One in 3 unpaid carers are spending ‘significantly’ more this year looking after loved ones as living costs rise

A poll of 1,000 people, who care for others non-professionally, found 78 per cent have spent more time this year ensuring the home of the person they provide care for is energy efficient.

They have spent over £400 on things, on average, like changing the lightbulbs to LEDs (49 per cent), bleeding radiators (42 per cent), having the boiler serviced (35 per cent) and getting better quality curtains (36 per cent).

Hide Ad
Hide Ad

Furthermore, one in three (34 per cent) said getting a smart meter helped them to better manage their loved one’s energy use and bills.

As winter approaches, 94 per cent of those who help out at someone’s home consider it essential they get their home ready for the season.

Phillippa Brown, from Smart Energy GB, which commissioned the study, said: “Unpaid carers take on a huge amount of responsibility looking after friends or family, and the cost of living crisis is only making their role more challenging.

“But it’s important to know that even small things can really help to ease the burden on carers and ensure their loved ones are prepared for the colder months.

Hide Ad
Hide Ad

“Getting a smart meter will help the person that you care for get accurate bills, remove the need to take meter readings, and allow them and you to track their energy usage more easily.”

Unpaid carers need financial support

It is not just costs which are rising, as 80 per cent have taken on responsibility for more aspects of life which they previously knew little about.

The most common things those unpaid carers have had to gain a detailed understanding of are managing energy use (65 per cent), food prices (61 per cent) and budgeting (48 per cent).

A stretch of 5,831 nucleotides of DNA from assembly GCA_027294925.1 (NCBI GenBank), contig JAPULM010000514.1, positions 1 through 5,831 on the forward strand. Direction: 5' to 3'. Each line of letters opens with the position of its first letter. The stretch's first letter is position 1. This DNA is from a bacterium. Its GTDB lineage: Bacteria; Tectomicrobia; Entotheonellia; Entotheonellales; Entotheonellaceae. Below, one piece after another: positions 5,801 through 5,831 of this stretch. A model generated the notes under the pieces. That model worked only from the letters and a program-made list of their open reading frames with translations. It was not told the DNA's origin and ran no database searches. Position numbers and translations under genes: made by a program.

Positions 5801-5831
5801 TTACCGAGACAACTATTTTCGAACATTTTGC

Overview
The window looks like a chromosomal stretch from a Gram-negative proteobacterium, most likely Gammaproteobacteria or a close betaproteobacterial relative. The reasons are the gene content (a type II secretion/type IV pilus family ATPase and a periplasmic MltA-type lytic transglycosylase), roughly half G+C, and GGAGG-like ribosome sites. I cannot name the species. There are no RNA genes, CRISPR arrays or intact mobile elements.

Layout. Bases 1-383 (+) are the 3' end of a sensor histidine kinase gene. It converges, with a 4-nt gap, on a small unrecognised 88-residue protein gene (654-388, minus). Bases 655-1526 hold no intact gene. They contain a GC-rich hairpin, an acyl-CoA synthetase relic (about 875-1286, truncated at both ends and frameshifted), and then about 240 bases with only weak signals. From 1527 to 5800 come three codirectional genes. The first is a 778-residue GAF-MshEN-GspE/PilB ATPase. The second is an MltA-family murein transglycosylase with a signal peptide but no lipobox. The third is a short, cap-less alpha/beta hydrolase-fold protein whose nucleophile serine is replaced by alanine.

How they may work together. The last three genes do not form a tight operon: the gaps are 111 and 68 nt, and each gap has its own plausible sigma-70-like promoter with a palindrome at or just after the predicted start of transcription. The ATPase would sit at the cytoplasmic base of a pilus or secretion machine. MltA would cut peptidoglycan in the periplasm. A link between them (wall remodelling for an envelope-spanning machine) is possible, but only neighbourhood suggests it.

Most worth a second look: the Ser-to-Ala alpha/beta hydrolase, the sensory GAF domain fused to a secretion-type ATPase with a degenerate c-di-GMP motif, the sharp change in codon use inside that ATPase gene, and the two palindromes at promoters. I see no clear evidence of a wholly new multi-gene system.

More than eight in 10 (83 per cent) unpaid carers agree their stress levels are rising due to the unavoidable cost increases related to the care they provide.

Hide Ad
Hide Ad

And under a tenth (eight per cent) believe there has been enough support offered to them during the cost of living crisis.

The main aid they would like is financial support, selected by 74 per cent of respondents, while 57 per cent want help managing energy bills.

More than seven in 10 (71 per cent) even go as far as saying that managing the current cost of living crisis has been one of the toughest things they have faced as a carer.

And 82 per cent find it difficult to know where to turn for help and advice about being a carer, according to the OnePoll figures.

Hide Ad
Hide Ad

Madeleine Starr MBE, from Carers UK, added: “Unpaid carers and the people they are caring for are struggling to pay for essentials such as heating and electricity which is crucial for the people they support.

“It is imperative that carers and the person they are caring for can keep their energy costs as low as possible.

“Smart Energy GB’s report highlights that even little steps, such as draughtproofing your home, can help carers achieve this.”